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Box Office Poll: 20-25 Percent of Moviegoers Too Scared to Go This Weekend

Step Up 4 Revolution Cars - H 2012

Research firm NRG is showing that moviegoers may forgo a trip to the multiplex because of the "Dark Knight" tragedy.

The Colorado theater shooting could dim box-office performance for a number of films this weekend, including new entries The Watch and Step Up Revolution.

Research firm NRG -- which film companies use to track interest in their movies -- has informed its clients that 20 percent to 25 percent of the moviegoing audience is hesitant to make a trip to the cinema because of last week's tragedy during a screening of The Dark Knight Rises.

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That could pose problems for 20th Century Fox's R-rated comedy The Watch, starring Ben Stiller, Vince Vaughn, Jonah Hill and Richard Ayoade. The sci-fi fantasy, about a group of neighborhood watch volunteers who suddenly find themselves battling an alien invasion, was only tracking so-so before the shooting.

Box-office observers believe The Watch will debut in $13 million to $15 million range, a soft opening considering the film's stars. However, R-rated comedies have had a tough time this summer outside of Ted. Adam Sandler's R-rated That's My Boy debuted to a dismal $13.5 million last month.

The Watch was originally titled Neighborhood Watch, but Fox made the name change following the shooting of Trayvon Martin by Neighborhood Watch captain George Zimmerman in Florida.

The weekend's other new nationwide release is Summit Entertainment's 3D dance pic Step Up Revolution, which is expected to debut in the low to mid-teens on the strength of young females. The previous three films in the franchise -- all distributed by Disney -- opened in the $15 million to $20 million range.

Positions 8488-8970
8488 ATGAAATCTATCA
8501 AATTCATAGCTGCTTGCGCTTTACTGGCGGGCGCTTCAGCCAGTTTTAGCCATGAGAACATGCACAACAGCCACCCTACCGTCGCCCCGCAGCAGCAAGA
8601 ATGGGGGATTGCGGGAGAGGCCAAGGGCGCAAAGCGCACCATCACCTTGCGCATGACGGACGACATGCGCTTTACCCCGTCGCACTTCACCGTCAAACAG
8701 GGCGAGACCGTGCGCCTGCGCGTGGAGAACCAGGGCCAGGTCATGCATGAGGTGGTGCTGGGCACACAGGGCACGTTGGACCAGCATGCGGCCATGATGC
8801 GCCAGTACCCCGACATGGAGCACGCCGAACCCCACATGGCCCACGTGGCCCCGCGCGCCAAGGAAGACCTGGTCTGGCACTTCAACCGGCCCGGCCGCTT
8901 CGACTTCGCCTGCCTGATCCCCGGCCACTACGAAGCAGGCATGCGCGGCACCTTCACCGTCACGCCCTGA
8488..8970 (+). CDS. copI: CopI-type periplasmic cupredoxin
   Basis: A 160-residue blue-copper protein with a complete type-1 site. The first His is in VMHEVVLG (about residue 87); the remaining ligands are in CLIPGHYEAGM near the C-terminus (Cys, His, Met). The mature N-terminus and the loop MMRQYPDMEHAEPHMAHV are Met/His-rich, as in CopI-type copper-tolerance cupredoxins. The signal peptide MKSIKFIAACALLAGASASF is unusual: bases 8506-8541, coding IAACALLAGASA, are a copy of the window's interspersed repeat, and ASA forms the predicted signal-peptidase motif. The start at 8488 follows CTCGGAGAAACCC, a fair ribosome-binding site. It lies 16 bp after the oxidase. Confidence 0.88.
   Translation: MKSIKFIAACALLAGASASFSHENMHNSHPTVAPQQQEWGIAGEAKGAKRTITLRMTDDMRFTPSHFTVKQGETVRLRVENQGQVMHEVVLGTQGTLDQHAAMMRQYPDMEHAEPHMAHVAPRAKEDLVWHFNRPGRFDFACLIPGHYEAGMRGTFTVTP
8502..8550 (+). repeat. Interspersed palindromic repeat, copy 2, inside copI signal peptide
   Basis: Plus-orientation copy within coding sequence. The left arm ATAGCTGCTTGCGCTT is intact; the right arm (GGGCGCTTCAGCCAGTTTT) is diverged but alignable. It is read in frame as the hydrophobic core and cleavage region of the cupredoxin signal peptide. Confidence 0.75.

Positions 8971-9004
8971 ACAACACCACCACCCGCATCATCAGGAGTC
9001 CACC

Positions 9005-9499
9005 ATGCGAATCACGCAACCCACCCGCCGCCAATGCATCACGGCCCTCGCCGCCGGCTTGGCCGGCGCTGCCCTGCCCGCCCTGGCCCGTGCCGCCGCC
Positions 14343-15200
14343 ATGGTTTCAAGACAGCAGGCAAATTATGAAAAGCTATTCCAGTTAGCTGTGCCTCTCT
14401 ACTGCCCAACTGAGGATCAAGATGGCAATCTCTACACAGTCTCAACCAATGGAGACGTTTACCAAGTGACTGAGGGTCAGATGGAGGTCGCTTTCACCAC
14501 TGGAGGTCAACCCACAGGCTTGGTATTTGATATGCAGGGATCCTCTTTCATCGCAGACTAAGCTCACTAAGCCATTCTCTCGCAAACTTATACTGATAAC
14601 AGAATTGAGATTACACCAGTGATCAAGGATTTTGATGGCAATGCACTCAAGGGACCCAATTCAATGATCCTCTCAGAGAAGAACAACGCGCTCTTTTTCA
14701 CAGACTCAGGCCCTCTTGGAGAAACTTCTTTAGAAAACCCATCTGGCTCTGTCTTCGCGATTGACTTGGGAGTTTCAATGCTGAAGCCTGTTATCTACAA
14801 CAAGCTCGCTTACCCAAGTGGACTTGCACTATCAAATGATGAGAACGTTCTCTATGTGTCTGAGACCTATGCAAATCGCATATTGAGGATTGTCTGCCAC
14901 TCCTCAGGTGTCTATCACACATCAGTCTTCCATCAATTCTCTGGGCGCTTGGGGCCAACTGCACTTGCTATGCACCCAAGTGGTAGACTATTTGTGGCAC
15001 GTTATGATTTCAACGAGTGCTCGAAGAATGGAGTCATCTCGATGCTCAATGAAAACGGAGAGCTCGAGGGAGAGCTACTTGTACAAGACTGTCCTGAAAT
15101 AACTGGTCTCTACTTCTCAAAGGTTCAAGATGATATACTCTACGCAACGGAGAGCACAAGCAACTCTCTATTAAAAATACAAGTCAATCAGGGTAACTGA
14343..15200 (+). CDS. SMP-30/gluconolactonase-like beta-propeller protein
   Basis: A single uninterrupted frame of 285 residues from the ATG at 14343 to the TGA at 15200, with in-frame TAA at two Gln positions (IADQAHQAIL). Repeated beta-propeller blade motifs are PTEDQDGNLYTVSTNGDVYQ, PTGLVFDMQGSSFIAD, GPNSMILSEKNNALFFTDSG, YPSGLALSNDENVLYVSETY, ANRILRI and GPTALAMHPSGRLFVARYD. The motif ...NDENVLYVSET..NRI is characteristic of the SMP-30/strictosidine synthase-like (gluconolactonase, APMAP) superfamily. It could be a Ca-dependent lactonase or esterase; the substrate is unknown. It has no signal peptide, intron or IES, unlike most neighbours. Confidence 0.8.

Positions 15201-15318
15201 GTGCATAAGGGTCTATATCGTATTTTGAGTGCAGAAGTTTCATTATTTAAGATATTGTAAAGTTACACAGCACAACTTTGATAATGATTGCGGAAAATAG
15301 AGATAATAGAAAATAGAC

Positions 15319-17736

Summit is the sole studio now in charge of the Step Up franchise.

Late Wednesday, Summit said it wouldn't edit out a scene in which a troupe of dancers infiltrate a party sporting gas masks and carrying gas canisters. During last week's shooting at a midnight screening of The Dark Knight Rises, suspect James Holmes wore a gas mask and had gas bombs.

"Summit Entertainment’s Step Up Revolution is an uplifting film that celebrates the redemptive power of dance. There is a brief scene in the film in which a troop of dancers enter a room wearing gas masks as props and the dancers immediately go into a choreographed routine. Because of last week’s tragic events in Colorado, Summit immediately removed television advertising that briefly showcased that scene from the film. The scene also briefly appeared in a trailer released three months ago that the studio is no longer actively servicing," Summit said in a statement.

"Having taken these steps, Summit will open this inspirational, nonviolent film in theatres nationwide this weekend as originally edited."

From Warner Bros. and Legendary Pictures, Dark Knight Rises has done substantial business despite the tragedy, grossing north of $340 million to date worldwide. The tentpole has left some business on the table in the U.S., and box-office observers will be watching to see how the film performs this weekend.